Home Write to the Editor
Biochemistry news, hot off the press Society news, hot off the press Conferences, meetings, seminars, courses Jobs Grants, awards Read or write one! Current edition of The Biochemist

2 January 2014

Nicotine exploits COPI to foster addiction

A study helps explain how nicotine exploits the body’s cellular machinery to promote addiction.

The findings in The Journal of General Physiology could lead to new therapies to help people quit smoking.

According to the Center for Disease Control and Prevention, tobacco accounts for the greatest number of preventable deaths worldwide by any single agent. Nicotine, the active ingredient of tobacco, activates receptors known as nAChRs and, remarkably, unlike most other drugs of abuse, it acts as a ‘pharmacological chaperone’ to stabilize assembly of its receptors within the Endoplasmic Reticulum (ER) and increase their abundance at the cell surface (up-regulation). Up-regulation of nAChRs plays a major role in nicotine addiction and, possibly, in the decreased susceptibility of smokers to Parkinson’s disease.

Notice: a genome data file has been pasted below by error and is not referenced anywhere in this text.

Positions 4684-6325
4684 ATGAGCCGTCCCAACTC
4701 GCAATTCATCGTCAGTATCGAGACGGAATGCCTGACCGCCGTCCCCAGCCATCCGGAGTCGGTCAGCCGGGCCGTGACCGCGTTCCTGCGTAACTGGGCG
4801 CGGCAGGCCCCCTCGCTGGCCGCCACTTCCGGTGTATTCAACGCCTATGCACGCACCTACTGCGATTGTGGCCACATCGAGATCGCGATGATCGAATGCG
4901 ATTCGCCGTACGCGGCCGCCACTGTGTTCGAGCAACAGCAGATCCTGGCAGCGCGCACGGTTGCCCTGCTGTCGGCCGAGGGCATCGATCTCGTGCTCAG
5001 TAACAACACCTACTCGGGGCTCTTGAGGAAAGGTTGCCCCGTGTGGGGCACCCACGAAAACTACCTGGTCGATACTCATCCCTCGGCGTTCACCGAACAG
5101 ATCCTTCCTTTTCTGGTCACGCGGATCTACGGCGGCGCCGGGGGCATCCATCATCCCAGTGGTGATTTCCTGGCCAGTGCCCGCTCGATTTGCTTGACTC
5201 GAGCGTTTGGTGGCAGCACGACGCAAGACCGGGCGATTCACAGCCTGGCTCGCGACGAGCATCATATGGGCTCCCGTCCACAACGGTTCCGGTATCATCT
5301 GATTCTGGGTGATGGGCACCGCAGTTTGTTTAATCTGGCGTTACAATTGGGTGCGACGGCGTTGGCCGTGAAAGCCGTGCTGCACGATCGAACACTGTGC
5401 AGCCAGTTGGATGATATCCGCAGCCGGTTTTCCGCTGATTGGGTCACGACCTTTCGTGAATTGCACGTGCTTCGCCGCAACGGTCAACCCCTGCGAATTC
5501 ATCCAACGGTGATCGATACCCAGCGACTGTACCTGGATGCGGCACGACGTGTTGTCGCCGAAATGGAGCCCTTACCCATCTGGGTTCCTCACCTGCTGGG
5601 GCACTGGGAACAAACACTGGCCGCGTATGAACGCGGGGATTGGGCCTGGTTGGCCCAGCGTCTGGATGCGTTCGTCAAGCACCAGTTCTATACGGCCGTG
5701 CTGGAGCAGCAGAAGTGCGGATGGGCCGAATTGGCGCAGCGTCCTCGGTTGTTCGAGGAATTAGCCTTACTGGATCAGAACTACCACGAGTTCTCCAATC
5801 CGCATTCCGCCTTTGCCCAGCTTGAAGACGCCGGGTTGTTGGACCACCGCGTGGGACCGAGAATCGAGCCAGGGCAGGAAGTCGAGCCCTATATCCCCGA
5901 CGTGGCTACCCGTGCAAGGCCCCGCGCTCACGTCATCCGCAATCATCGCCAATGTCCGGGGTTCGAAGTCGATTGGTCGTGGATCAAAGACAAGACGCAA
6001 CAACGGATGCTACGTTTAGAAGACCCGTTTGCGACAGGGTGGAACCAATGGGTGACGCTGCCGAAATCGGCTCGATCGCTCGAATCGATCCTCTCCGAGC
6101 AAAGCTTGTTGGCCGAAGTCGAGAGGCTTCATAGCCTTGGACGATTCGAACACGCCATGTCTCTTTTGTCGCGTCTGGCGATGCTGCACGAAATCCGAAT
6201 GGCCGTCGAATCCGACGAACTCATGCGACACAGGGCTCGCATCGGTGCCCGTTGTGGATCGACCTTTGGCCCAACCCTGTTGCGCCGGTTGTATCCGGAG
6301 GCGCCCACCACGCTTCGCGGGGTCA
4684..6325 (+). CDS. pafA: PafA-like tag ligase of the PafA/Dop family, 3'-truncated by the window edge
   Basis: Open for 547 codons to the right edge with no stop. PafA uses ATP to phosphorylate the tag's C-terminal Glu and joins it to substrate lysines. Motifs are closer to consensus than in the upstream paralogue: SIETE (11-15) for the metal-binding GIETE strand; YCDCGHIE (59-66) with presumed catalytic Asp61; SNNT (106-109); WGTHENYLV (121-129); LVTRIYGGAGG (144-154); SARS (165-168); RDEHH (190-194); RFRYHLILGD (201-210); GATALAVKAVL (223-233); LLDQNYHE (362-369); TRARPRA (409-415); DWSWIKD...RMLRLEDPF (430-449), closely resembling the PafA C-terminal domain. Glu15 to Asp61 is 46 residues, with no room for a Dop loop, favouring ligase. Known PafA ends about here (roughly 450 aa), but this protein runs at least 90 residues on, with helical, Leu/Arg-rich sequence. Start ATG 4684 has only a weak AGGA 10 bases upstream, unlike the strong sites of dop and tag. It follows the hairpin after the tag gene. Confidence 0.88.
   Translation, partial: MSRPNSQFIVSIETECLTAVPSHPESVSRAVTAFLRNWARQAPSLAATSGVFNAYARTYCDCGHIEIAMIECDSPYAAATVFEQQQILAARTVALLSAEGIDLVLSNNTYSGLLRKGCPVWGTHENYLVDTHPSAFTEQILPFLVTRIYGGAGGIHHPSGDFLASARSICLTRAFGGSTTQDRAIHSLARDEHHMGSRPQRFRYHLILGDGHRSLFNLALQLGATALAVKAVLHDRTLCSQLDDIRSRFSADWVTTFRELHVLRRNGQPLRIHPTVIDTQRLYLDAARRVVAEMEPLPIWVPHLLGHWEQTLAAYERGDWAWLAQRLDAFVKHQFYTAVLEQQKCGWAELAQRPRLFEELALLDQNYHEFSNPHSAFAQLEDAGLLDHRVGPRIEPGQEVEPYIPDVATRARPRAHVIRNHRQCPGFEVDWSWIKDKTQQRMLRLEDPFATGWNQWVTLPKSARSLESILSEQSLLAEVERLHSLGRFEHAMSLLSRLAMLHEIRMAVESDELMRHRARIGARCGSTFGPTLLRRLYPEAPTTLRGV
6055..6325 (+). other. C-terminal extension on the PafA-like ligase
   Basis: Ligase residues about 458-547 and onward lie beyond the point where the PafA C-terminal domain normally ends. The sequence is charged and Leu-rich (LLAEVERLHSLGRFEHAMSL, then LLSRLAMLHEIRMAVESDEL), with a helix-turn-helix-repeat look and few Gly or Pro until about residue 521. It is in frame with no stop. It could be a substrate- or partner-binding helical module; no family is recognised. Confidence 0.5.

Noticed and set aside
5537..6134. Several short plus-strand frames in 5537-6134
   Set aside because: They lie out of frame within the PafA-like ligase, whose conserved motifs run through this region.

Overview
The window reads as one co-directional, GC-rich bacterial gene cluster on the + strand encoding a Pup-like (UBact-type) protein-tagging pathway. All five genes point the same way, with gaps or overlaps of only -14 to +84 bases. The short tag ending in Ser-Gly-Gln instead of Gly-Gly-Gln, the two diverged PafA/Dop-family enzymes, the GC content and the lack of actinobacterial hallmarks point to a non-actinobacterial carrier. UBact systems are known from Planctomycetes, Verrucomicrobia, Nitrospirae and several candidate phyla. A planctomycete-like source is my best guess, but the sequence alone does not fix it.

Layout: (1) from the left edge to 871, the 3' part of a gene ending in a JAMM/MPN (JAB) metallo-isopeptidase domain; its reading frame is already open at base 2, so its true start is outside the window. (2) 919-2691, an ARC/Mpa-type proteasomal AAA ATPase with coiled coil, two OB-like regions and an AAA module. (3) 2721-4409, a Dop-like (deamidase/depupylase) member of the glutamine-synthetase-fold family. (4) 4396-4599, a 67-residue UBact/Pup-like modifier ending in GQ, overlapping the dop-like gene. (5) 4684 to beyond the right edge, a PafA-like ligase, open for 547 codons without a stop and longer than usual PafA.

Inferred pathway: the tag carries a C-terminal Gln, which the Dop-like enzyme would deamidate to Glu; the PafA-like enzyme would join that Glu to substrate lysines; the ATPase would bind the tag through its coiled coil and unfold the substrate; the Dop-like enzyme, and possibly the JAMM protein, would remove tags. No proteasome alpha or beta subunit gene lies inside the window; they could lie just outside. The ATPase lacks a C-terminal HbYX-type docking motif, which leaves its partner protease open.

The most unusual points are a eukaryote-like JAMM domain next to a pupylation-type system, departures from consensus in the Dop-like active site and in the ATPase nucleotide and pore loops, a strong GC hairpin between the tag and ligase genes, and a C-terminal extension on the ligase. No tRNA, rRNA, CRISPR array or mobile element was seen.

Receptors containing an α6 subunit (α6* nAChRs) are abundant in several specific brain regions. Researchers from the California Institute of Technology in Pasadena used mice expressing α6 labelled with a fluorescent protein to show that exposure to nicotine—at a level comparable to that in human smokers—up-regulated α6* nAChRs in these areas of the brain.

Unexpectedly, the researchers discovered that nicotine’s ability to up-regulate α6* nAChRs relied on the retrograde transport of α6* nAChRs back from the Golgi to the ER by COPI-coated vesicles. The authors believe that Golgi–ER cycling (involving COPI vesicles) may be a common mechanism for up-regulation of other nAChRs by nicotine. Manipulation of this process could therefore help form new strategies for smoking cessation and neuroprotection against Parkinson’s disease.



 
Biochemical Society Homepage More top news stories
Bristol team creates designer ‘barrel’ proteins
Some scientists share better than others
Tarantula venom illuminates electrical activity in live cells